Post up the vehicle oval plate number and the transmission number (alloy tag on the top of the trans, 4139 -xxx) and I'll try to help with what type of seal would have been originally fitted.
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    Just opened up my R12 parts book that I have here and it has the exploded view of the auto box in it.

    The manual and auto seals are the same part number but they have quoted different sizes so I will give you the size of the manual because the auto has silly decimal points in it and the size does not look right.

    The manual gearbox drive shaft seal size is 36 x 54 x 11

    The "O" ring that Simon mentions is 30.2 x 23 x 3.6

    This is the P.R.1009 covering models R1330, R1337 & R1338
    Regards Col

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    It's hard to come by the original with ones with the felt outer seal but you can get plain seals at any bearing shop, cheap as chips.

    The tricky part is getting the ring nut in and out. Having the right tool is a huge advantage.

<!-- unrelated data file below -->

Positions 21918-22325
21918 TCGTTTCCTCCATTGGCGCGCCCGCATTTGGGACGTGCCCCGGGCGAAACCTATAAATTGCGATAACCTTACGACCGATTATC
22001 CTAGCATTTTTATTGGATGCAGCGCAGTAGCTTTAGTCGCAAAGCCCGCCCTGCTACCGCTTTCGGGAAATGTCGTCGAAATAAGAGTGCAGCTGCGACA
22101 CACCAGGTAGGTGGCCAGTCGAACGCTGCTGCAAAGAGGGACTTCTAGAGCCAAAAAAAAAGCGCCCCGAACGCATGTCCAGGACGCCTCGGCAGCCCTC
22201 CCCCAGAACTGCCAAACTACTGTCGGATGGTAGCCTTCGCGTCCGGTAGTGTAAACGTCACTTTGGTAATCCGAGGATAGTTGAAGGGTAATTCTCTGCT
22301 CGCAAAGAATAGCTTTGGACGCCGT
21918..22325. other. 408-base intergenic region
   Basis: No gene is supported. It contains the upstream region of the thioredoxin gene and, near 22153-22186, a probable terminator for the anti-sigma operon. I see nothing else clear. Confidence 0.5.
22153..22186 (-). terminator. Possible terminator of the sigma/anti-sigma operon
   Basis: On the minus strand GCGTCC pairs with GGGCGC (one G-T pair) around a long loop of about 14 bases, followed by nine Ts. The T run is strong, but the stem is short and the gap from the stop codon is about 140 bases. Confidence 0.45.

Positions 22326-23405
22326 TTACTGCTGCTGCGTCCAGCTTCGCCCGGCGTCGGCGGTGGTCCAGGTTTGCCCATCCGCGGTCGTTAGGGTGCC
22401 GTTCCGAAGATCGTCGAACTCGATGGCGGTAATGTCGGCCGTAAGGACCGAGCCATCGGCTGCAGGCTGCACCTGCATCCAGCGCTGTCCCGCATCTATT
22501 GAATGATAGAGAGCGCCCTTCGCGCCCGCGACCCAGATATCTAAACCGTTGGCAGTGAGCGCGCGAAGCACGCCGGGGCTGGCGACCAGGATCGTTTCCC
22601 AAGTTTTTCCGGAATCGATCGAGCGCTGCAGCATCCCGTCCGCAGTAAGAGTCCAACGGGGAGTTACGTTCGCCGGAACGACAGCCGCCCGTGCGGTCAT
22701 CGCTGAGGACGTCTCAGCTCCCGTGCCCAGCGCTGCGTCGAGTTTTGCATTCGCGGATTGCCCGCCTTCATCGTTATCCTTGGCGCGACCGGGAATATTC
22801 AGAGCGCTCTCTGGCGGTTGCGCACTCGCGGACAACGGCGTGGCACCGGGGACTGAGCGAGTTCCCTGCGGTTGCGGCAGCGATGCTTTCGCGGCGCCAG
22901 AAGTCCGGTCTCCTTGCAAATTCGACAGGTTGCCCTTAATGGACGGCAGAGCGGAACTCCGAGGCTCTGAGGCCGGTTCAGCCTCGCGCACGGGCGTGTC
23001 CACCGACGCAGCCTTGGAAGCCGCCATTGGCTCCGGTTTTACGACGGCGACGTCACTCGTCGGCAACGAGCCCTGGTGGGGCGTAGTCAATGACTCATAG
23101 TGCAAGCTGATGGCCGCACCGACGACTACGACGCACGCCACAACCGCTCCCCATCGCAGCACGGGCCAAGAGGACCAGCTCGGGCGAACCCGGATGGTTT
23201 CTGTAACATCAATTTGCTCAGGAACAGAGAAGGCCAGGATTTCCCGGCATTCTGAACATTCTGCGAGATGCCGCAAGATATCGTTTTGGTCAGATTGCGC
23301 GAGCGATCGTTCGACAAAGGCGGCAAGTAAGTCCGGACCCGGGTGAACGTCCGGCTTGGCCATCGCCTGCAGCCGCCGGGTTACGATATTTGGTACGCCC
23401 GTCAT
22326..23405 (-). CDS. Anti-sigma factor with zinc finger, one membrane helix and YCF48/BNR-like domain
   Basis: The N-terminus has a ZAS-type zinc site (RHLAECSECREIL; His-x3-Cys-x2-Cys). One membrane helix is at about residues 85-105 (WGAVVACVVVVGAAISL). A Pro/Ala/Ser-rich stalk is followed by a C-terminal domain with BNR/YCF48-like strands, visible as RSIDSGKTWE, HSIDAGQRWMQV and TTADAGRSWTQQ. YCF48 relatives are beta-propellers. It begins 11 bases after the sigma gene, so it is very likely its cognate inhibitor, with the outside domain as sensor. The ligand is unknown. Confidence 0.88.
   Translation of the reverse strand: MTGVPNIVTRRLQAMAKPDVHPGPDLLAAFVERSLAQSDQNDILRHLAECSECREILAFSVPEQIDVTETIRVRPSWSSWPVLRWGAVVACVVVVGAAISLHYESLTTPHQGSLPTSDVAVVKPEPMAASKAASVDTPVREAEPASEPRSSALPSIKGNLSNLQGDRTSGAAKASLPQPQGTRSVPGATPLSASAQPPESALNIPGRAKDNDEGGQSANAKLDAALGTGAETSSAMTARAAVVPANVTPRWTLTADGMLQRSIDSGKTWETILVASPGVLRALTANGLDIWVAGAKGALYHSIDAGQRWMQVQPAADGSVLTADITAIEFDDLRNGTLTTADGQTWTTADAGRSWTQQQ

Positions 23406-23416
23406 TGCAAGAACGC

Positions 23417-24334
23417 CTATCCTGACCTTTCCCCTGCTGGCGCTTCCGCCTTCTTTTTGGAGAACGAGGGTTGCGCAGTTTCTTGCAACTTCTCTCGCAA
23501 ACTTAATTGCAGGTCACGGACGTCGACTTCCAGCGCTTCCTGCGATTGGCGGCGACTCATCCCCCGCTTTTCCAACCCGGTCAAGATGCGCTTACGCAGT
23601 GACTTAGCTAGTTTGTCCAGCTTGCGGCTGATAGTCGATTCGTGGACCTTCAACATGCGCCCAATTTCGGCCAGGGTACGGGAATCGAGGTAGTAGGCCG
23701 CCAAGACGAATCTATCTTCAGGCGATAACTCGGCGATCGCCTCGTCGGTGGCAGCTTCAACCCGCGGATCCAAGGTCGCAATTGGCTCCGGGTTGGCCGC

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    The problem with normal oil seals is the require a pretty close to perfect surface to seal on. The felt ones are more forgiving of imperfections.

    I would be very reluctant to take the ring nuts out. They're hard to get back in the exact position and this is going to affect the position of the diff bearings and the diff with potentially devastating consequences for the crownwheel/pinion mesh. I think this is why my 365 box destroyed itself.
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    Renault Virage drive shaft seals-pr1012.34.20.jpg
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    To remove the ring nuts and fit new seals you must mark where they must finish when you put them back. Use a dob of white and mark where they come out of the thread to ensure you start them at the right spot. Count the number of turns accurately. Only remove one nut at once. I have often tightened them slightly past the original mark because I figured that the bearings will have some wear. I have replaced plenty of seals this way and never had a diff fail yet. Now comes the problem. You really need the correct spanner/socket for this job. I have made one by welding bits of square onto a big bolt head. I had a spare ring nut to use as a jig. I have also used a punch but with much damage to lugs not recomended. By the way it is not possible to set the crown wheel and pinion on an auto like you can on a manual box. Although I did think I might drill a hole in the plate that seperates the diff from the engine and set the crown wheel and pinion and then seal up the hole.